Does Self-Promotion Really Equal Community-Building?

“Community” is a popular buzzword nowadays, even more so since the explosion of social media. But are we really using it the right way?

Think about the most high-profile proponents of social media. The people you think of likely have large followings and significant engagement with their work. Now, ask yourself – does that mean they have built a community around themselves ? Or are they just talented self-promoters who know how to build fans?

The answer seems obvious, right? I mean, we rail against overt self-promoters and embrace community builders… or do we?

Wikipedia looks to the definition of true community as defined by Scott Peck, as “the process of deep respect and true listening for the needs of the other people in this community.”

“Community” is an easy word to throw around. It’s easy to say that because people comment on your site, or re-tweet your Twitter posts, that you have a community. However, if those people aren’t truly engaged with you (and vice versa), is it really a community?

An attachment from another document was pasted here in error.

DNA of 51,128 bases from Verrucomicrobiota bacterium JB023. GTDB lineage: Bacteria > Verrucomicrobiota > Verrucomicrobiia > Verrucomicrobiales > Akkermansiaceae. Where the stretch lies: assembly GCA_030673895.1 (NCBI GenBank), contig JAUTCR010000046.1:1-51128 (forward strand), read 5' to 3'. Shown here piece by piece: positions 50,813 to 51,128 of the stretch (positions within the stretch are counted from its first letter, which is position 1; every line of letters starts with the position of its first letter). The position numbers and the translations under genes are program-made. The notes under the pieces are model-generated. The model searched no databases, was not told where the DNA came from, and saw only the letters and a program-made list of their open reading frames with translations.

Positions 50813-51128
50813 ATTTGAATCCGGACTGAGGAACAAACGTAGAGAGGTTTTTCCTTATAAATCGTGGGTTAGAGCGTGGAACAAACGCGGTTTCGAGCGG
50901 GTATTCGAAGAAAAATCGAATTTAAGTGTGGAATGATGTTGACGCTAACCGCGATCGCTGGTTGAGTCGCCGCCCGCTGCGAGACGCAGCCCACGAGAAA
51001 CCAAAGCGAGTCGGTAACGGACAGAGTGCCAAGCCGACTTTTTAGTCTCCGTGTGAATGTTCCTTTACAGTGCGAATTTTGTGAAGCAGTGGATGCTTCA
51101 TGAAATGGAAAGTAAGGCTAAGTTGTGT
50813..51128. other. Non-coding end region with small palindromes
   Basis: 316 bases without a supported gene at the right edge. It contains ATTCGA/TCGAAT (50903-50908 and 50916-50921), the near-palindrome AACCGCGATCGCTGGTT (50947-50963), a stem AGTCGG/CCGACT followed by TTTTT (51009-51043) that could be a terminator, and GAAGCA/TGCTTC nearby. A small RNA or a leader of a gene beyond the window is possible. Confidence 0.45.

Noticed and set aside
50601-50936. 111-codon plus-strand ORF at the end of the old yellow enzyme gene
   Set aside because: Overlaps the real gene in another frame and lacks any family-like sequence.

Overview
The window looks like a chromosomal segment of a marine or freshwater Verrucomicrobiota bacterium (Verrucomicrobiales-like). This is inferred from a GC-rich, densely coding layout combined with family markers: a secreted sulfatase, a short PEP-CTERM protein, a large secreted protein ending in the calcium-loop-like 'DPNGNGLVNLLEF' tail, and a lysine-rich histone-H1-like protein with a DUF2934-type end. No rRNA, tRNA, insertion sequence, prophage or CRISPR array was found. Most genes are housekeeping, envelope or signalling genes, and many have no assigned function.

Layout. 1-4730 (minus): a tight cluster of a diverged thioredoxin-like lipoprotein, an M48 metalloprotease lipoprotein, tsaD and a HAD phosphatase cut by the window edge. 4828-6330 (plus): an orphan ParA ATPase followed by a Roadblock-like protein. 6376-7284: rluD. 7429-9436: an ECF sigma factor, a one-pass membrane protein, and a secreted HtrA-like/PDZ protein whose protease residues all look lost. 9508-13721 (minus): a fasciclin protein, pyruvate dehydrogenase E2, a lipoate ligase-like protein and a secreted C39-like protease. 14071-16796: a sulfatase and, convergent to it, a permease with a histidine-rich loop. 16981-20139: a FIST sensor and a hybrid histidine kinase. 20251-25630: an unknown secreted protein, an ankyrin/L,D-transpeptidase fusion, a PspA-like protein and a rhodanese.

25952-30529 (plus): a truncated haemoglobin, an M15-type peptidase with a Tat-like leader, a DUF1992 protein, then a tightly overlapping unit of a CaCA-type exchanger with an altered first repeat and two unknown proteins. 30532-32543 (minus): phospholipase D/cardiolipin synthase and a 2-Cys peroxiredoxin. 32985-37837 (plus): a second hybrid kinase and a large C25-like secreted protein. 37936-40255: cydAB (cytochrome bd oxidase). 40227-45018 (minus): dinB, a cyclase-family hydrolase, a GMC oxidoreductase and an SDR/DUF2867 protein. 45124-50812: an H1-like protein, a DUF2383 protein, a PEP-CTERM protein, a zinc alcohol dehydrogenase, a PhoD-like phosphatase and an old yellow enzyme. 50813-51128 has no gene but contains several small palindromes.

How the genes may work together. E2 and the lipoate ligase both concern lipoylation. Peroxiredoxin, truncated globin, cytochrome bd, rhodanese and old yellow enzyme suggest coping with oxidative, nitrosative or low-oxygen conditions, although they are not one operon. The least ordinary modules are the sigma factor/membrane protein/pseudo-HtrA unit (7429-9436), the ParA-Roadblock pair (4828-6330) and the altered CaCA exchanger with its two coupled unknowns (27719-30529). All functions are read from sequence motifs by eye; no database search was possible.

Does a community have to be a two-way dialogue?

I can think of some ‘A-listers’ who have reached out to me privately to head-off a discussion, but when I responded to their intervention and attempted to engage in a friendly discussion, I received no response. That suggests to me that those people haven’t built a community – there’s no true listening and there’s no deep respect. They’ve used social media tools in a traditional marketing-based fashion to build numbers, but have little connection to those people.

To make the conversation even more interesting, we could also debate – which gets better results for businesses? From my perspective, a following can get you short-term benefits but a community is more likely to be successful in the long run.

Some of the people who, I think have been successful in creating a community for themselves, their product or their initiatives include Joe Thornley, through meetups like Third Tuesday TorontoChris Brogran and the folks at Radian6.